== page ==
Patent Law in India – Compliance with TRIPs Agreement
India became member of WTO on January 1st 1995. All, the member countries of WTO were required to sign the TRIPS Agreement mandatorily, which was the part of WTO Agreement as an Annexure thereto. Meaning thereby, the TRIPS Agreement was binding on all the WTO member countries. Further, the compliance with the provisions of TRIPs agreement was a prerequisite of joining the WTO and objective thereof, was to streamline the rules of trade between the member countries at the global level. The TRIPS agreement fundamentally applicable on the developed, developing and less developed countries. USA, UK, Canada being the developed countries has incorporated and complied most of the provisions of the TRIPS agreement; however, the developing countries like India, Singapore, and Bangladesh could not implement and complied with the same because of social and economic conditions. TRIPS Agreement became the first international instrument, which comprehensively focused on the trade related aspects of the intellectual property rights.
As per Article 27.1 of the TRIPS Agreement, the member countries were required to amend their intellectual property laws in consonance with the TRIPS Agreement, so that patents was available for all the inventions in the field of technology, whether it is a product or process and there should not be any discrimination, if it passes through the standard tests of novelty, inventiveness and industrial applicability.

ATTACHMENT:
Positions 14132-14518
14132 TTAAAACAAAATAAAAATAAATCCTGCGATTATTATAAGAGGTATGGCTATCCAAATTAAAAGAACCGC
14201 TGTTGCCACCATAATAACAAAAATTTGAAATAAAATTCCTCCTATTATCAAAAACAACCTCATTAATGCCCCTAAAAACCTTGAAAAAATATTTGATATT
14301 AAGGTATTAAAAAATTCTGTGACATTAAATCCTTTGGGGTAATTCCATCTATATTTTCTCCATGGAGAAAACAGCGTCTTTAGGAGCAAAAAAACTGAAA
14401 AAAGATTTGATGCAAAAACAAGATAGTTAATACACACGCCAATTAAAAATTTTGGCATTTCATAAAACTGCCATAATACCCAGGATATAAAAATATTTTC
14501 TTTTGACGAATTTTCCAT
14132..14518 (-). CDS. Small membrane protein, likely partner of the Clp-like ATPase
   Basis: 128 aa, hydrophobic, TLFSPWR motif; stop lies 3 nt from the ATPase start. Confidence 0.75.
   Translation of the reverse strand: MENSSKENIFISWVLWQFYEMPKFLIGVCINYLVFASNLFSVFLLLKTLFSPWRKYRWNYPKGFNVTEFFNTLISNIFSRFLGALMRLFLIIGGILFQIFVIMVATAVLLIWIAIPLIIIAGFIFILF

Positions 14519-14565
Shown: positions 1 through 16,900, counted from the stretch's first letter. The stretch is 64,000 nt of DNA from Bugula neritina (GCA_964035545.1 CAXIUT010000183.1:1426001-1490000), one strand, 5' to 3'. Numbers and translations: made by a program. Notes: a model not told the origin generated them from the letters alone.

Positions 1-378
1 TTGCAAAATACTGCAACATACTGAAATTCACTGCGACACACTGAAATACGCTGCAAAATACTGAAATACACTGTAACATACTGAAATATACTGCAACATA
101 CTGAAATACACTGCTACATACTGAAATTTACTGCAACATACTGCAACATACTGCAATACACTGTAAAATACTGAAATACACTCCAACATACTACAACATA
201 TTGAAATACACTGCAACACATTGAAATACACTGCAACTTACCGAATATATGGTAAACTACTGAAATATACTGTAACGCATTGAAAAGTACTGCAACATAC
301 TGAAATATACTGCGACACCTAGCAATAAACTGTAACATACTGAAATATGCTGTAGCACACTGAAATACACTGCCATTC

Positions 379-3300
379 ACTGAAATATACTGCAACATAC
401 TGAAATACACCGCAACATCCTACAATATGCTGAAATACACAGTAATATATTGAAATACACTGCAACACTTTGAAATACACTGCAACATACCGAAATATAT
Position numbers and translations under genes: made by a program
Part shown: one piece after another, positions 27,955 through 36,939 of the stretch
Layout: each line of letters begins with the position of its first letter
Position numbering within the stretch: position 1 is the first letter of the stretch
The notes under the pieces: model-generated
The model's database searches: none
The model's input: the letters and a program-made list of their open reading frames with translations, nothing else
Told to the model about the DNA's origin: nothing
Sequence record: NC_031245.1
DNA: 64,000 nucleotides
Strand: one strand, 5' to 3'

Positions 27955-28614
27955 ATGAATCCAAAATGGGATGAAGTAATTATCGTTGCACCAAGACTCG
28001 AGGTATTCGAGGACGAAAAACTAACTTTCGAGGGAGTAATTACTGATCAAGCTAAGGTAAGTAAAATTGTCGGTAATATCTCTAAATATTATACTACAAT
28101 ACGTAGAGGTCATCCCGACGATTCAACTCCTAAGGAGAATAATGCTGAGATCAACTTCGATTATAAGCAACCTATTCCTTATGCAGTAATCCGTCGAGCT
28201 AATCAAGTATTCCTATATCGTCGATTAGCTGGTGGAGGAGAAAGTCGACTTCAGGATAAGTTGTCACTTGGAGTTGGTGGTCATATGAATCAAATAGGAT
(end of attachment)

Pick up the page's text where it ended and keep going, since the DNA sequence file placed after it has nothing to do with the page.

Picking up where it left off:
Three exceptions were also included regarding patentability of any product or process. First, if any invention is against the morality or public policy, it cannot be patented. In this category, those inventions are included, which are hazardous to human life, animal life, or plant’s life and are harmful to the environment. The Second exception was that the methods of diagnosis, therapeutic and surgery for treating humans or animal may be excluded from the regime of palatability by the member countries. The third exception was that the Members countries may exclude the plants, animals other than micro-organisms from patentability. The countries which barred varieties of plant from patentability, were expected to provide a sui generis system of protection of plant varities. To comply with the TRIPS Agreement, India made an effective sui generis system for the protection of plant varieties and enacted the Protection of Plant Varieties and Farmers Rights Act, 2001, who contribute in conservation, improvement, and make available resources of plant genetics for the development of new plant varieties. This Act provides protection to trees and vines for eighteen years and fifteen years for extant varieties and other plants.
The provisions of the TRIPS Agreement were to be compiled by the member countries within a specific period, from the date of its enforcement i.e. January 1st 1995. Different timelines were given to the member countries to comply with the provision of the TRIPS. The developed member countries were to implement the provisions of TRIPS within 6 years i.e. before 31st December 2000 and 10 years’ by all the developing member countries i.e. 31st December 2004.
To comply with the provisions of TRIPS Agreement, India had to amend its Patents Act 1970 thrice. The first amendment took place in the year 1999 and second in the year of 2002 and the third in the year of 2005.
Patents Amendments Act 1999:
The objective of Patents Amendments Act 1999 was to exclude product patents in the segment of food, medicine and drugs. This amendment also provided stronger protection for foreign pharmaceuticals patents and to more focused environment for domestic research and enhanced competences therein. Indian pharmaceutical industries were given freedom to modernize its pharma industry so that it can compete with the pharma industry of developed countries. In compliance with TRIPS Agreement, the uniform term of patent protection of 20 years for all categories of invention prescribed.
Patent Amendment Act of 2002: